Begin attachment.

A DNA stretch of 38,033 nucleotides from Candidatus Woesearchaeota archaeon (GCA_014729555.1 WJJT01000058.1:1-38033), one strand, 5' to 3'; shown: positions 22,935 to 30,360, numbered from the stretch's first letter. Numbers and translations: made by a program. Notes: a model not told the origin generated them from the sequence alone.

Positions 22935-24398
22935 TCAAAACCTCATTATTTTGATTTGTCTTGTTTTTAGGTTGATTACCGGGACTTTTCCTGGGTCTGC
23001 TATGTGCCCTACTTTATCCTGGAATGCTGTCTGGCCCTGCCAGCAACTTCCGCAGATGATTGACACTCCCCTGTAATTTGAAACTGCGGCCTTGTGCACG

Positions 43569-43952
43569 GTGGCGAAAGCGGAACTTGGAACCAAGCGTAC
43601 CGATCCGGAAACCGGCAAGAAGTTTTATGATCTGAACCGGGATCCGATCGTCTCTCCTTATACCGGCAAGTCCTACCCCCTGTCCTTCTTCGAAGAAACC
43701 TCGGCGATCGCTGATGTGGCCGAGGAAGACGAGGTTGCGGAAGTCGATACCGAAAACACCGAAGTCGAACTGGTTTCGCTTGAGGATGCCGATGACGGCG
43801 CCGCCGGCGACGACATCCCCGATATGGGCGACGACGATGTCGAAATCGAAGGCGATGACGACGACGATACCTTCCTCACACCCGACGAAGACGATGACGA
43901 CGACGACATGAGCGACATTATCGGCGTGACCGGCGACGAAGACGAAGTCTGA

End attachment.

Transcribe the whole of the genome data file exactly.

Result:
A DNA stretch of 38,033 nucleotides from Candidatus Woesearchaeota archaeon (GCA_014729555.1 WJJT01000058.1:1-38033), one strand, 5' to 3'; shown: positions 22,935 to 30,360, numbered from the stretch's first letter. Numbers and translations: made by a program. Notes: a model not told the origin generated them from the sequence alone.

Positions 22935-24398
22935 TCAAAACCTCATTATTTTGATTTGTCTTGTTTTTAGGTTGATTACCGGGACTTTTCCTGGGTCTGC
23001 TATGTGCCCTACTTTATCCTGGAATGCTGTCTGGCCCTGCCAGCAACTTCCGCAGATGATTGACACTCCCCTGTAATTTGAAACTGCGGCCTTGTGCACG

Positions 43569-43952
43569 GTGGCGAAAGCGGAACTTGGAACCAAGCGTAC
43601 CGATCCGGAAACCGGCAAGAAGTTTTATGATCTGAACCGGGATCCGATCGTCTCTCCTTATACCGGCAAGTCCTACCCCCTGTCCTTCTTCGAAGAAACC
43701 TCGGCGATCGCTGATGTGGCCGAGGAAGACGAGGTTGCGGAAGTCGATACCGAAAACACCGAAGTCGAACTGGTTTCGCTTGAGGATGCCGATGACGGCG
43801 CCGCCGGCGACGACATCCCCGATATGGGCGACGACGATGTCGAAATCGAAGGCGATGACGACGACGATACCTTCCTCACACCCGACGAAGACGATGACGA
43901 CGACGACATGAGCGACATTATCGGCGTGACCGGCGACGAAGACGAAGTCTGA